Monday, November 1, 2010

"Iron Lady" Dilma wins Brazilian presidential elections

In an election pitting “change” versus “more of the same” a majority of the Brazilian electorate opted for the latter.

Dilma Rousseff of the ruling Worker’s Party (PT, in Portuguese) won in the second round of brazil’s presidential elections over center-right candidate Jose Serra. Polls in the days ahead of Sunday’s vote indicated a double-digit lead for Rousseff and they proved to be accurate as she won by a twelve-point margin.

Rousseff vowed to continue the economic and political policies of the highly popular outgoing president Luiz Inacio Lula da Silva. “I know I will honor this legacy and extend his work," she said in her victory speech last night while also vowing to prioritize gender equality. Perhaps acknowledging critiques by Serra and some of Lula’s opponents over the economy, Rousseff reiterated her promise to “eradicate poverty” throughout Brazil.

Several news reports mentioned that Rousseff was a “former Marxist guerrilla” during the military dictatorship decades ago yet she also served as former energy minister and chief of staff under Lula.

Rousseff is not expected to radically alter Brazil’s economic policies. Investors seem to be pleased with her victory, for instance, with the Bovespa stock index rising in early trading and up by at least 850 points in the early afternoon.

On the political front Rousseff will seek to take advantage of a legislative majority led by the PT to push through more socially inclusive politics. Yet she will also have to patch up differences with evangelicals turned off with her views on topics like abortion and who subsequently sided with Serra. Rousseff will also have to appeal to voters in states like Goias and Rondonia whose majorities help reelect Lula four years ago but instead turned to Serra on Sunday.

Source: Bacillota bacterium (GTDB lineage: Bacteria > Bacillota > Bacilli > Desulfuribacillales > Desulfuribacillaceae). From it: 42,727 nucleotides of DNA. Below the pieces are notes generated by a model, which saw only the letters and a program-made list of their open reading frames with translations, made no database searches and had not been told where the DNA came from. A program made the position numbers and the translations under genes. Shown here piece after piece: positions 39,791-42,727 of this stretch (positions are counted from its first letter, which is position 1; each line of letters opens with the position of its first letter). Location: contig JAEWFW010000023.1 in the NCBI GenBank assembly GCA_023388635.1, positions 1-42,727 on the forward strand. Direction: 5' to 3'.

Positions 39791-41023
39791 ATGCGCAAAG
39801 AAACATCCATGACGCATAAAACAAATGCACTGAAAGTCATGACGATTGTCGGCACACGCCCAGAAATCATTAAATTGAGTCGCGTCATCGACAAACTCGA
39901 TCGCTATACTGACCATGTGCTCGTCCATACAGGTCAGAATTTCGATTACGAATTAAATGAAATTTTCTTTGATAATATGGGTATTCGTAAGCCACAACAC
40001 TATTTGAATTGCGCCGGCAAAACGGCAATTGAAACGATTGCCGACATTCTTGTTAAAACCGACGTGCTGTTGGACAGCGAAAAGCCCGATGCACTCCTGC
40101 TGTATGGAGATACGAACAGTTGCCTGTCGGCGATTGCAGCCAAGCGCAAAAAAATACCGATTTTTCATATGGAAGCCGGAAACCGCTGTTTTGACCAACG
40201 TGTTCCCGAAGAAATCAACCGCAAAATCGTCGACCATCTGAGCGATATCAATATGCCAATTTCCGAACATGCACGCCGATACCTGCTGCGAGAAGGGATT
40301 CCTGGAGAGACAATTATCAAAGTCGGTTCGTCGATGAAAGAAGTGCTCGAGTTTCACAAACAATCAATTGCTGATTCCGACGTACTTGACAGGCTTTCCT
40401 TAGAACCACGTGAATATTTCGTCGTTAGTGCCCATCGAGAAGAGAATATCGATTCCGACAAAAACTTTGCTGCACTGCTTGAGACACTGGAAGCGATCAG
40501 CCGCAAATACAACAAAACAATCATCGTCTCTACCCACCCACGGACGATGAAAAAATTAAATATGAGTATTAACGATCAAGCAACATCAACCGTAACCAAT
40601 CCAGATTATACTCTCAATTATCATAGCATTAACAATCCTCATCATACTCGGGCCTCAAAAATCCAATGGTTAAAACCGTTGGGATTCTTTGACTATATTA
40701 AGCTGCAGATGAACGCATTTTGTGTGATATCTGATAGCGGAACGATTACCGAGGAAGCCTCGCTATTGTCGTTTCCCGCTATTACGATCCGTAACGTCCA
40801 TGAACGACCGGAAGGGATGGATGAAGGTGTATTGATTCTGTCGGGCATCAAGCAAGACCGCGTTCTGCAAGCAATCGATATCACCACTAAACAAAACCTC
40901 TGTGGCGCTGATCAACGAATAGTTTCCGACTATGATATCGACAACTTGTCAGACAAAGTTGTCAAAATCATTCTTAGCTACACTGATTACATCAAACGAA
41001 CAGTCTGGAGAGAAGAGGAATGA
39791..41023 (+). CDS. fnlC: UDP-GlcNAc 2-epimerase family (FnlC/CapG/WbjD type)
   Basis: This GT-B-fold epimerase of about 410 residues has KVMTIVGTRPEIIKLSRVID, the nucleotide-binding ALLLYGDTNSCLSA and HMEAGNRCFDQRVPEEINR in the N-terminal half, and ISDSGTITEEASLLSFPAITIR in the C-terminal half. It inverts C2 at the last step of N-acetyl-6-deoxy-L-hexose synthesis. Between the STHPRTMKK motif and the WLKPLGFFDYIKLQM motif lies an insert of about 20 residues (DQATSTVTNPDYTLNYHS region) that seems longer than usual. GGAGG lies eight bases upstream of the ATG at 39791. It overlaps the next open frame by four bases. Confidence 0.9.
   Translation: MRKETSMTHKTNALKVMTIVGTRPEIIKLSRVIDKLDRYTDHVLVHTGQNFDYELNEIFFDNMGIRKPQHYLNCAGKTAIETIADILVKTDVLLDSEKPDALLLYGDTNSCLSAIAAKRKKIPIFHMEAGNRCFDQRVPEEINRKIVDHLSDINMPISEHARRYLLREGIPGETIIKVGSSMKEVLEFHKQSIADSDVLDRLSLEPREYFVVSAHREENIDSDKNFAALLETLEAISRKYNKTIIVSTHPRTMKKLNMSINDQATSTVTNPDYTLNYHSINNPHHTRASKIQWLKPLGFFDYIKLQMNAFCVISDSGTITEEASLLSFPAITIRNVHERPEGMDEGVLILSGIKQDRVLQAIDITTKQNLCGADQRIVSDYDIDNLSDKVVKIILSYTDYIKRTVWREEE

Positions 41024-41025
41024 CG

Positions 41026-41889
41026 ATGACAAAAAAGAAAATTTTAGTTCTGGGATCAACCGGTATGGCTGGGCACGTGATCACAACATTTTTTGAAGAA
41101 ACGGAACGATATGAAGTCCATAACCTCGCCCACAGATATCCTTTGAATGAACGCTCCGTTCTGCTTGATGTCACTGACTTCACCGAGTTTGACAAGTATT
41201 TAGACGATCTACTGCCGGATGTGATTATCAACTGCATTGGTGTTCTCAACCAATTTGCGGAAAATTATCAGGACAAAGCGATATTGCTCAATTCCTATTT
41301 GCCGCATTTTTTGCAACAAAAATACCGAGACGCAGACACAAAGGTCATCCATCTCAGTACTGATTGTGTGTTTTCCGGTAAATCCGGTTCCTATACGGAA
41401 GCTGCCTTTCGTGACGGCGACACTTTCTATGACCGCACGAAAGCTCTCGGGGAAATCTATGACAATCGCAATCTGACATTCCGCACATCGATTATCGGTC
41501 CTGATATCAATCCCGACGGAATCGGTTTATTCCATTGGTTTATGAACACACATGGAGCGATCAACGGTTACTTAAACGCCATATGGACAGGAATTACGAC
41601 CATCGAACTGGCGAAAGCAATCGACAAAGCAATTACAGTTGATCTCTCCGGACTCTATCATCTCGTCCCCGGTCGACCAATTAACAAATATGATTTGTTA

Council on Foreign Relations fellow Julia Sweig identified what could be expected of a Rousseff presidency on a foreign policy level, especially in relation to two key global players:
Watch Brazil's relationship with the United States and China. Crafting a strategy for these two countries looms large on Brasilia's foreign policy agenda for different reasons--a distracted White House in the first case, and the centrality and competition that Beijing represents to the Brazilian economy, in the second.
Upon being inaugurated on January 1st, Rousseff will become Brazil’s first female president and the third current female head of state in Latin America.

Aside from her supporters her victory was also celebrated halfway around the world in Bulgaria, the country where her father emigrated from before settling in Belo Horizonte.

Image- The Sofia Echo
Online Sources- BBC News, MSNBC, The Sofia Echo, The Telegraph, The Economist, Council on Foreign Relations, Bloomberg

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